THERE were two contrasting developments yesterday. In a poll for The Sun newspaper asking if Britain should take in more Syrian refugees, only slightly more than one-third said we should. But 51 per cent of those asked said no. And 14 per cent said we should take none at all.

Another poll in the Daily Mail suggested most people in Britain would take fewer than 3,000 refugees.

It is a depressing, grim and sobering development. We think that even our most harsh countryman can see the dead, the struggling and the hopeless and want to do what they can to help. And yet the people asked for those polls would rather we did nothing.

Are we really that uncaring, that selfish a country?

Because, this weekend, throughout the country the actions of thousands of ordinary people would suggest otherwise.

People have rallied round. They have given money to Oxfam, Save the Children.

Workplaces, schools and nurseries around the country have organised collections for shoes, tents, pots, pans and other essential items requested by refugee groups.

Thousands of people in Scotland and the rest of the UK have expressed a desire to help.

Desire is perhaps not even a strong enough word. Thousands of us have looked on the picture of Alan Kurdi, dead on that beach, and felt a need to do something.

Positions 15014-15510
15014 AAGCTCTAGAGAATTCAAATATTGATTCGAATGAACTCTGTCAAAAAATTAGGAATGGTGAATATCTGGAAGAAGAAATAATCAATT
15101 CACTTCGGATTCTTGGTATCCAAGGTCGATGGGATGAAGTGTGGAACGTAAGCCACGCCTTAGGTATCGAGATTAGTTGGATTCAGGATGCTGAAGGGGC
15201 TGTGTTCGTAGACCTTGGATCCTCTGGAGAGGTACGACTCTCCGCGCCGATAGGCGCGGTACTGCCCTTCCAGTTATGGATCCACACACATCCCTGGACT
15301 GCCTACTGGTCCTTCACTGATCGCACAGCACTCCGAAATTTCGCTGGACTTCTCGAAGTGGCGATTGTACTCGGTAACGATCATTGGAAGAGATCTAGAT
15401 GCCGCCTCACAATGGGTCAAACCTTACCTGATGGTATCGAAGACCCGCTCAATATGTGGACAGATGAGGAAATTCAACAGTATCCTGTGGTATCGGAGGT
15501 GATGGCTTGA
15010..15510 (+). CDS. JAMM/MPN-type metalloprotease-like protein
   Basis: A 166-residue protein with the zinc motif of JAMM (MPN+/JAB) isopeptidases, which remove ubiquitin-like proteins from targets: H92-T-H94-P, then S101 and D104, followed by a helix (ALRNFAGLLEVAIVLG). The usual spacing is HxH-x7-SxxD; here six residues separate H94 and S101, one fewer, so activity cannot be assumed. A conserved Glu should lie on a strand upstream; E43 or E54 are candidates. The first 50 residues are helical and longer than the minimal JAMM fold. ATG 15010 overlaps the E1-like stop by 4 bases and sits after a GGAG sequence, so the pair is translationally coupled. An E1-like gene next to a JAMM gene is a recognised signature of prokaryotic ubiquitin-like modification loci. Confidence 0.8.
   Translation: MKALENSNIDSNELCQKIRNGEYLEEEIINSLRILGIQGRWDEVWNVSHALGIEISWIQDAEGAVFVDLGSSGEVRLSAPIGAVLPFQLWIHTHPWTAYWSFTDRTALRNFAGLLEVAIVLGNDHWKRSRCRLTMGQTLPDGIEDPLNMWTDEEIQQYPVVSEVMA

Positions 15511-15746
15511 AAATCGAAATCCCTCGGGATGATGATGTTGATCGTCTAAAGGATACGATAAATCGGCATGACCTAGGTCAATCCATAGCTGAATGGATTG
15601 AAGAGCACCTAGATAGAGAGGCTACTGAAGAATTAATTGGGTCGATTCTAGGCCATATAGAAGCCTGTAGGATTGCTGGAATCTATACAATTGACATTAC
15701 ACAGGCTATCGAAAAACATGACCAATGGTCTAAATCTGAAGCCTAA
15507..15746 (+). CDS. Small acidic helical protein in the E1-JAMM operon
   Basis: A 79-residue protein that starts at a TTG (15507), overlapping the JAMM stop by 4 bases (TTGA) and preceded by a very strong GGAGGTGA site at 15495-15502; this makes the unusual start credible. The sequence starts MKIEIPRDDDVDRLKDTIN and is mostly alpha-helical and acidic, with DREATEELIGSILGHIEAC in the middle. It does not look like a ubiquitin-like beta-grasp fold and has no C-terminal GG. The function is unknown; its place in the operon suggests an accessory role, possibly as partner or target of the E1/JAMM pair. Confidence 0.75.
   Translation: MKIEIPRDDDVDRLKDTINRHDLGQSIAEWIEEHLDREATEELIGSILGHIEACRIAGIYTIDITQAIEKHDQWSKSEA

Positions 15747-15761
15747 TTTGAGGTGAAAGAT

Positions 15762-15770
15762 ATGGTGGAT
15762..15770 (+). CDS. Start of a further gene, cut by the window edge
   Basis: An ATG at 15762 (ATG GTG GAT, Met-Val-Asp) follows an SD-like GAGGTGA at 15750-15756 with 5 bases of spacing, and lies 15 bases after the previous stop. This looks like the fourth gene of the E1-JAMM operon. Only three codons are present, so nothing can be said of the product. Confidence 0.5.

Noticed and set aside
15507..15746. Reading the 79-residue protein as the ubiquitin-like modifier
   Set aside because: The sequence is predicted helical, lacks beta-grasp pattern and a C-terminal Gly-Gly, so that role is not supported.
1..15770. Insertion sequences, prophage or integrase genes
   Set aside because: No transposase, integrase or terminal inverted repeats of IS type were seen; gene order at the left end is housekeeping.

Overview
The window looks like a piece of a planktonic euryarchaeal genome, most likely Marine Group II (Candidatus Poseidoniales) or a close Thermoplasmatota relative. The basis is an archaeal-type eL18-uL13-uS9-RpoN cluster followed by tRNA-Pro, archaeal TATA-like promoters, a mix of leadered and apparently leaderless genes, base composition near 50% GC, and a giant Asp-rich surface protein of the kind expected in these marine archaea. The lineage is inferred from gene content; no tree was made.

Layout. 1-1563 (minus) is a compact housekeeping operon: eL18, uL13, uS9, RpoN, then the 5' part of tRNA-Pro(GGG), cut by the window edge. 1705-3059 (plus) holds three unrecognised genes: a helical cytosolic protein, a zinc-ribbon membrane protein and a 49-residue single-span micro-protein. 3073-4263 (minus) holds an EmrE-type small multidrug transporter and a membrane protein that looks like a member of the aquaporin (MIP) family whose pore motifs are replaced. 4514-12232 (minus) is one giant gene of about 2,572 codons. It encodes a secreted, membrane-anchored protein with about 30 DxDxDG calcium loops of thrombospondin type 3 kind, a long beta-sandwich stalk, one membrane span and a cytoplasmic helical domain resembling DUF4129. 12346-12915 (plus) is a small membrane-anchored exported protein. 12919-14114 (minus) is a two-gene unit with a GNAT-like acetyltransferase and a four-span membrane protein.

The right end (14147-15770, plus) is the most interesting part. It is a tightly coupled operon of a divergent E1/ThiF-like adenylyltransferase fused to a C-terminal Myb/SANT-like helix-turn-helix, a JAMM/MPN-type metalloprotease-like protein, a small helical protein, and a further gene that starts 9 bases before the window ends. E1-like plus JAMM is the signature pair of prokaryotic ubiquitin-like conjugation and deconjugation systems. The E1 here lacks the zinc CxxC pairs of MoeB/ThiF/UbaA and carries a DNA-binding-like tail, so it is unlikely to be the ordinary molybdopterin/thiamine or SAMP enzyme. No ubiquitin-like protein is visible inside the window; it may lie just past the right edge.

Hundreds of thousands of Syrians, Iraqis, Libyans, Eritreans are searching for a new home, even just a temporary home, because they wish to keep their family safe.

How can it not be human to look at that situation and want to help in some way?

Our inbox is full of National readers offering their spare rooms to refugees. Ordinary families, the elderly, single people, parents whose children have flown the coop, students living on their own have all asked to help.

We are receiving phone calls constantly from groups and individuals organising fundraising events.

It seems across Europe this crisis is bringing out the best and worst in people.

There is a time to talk about our foreign policy. There is a time to talk about what we can do to bring an end to the violence of Daesh and Assad in Syria.

There is a time for fine rhetoric and grand writing.

There is a time for talk about military intervention and its effectiveness.

But what we have here is not a refugee crisis, or an immigration crisis, what we have here is a human crisis.

Make no mistake, those who want to keep this country the way it is, to keep “them” there and “us” here, will have no luck.

This is the beginning of a change and a challenge in our world. It will be unlike anything we have ever faced before.

The world is changing. It is time to be human.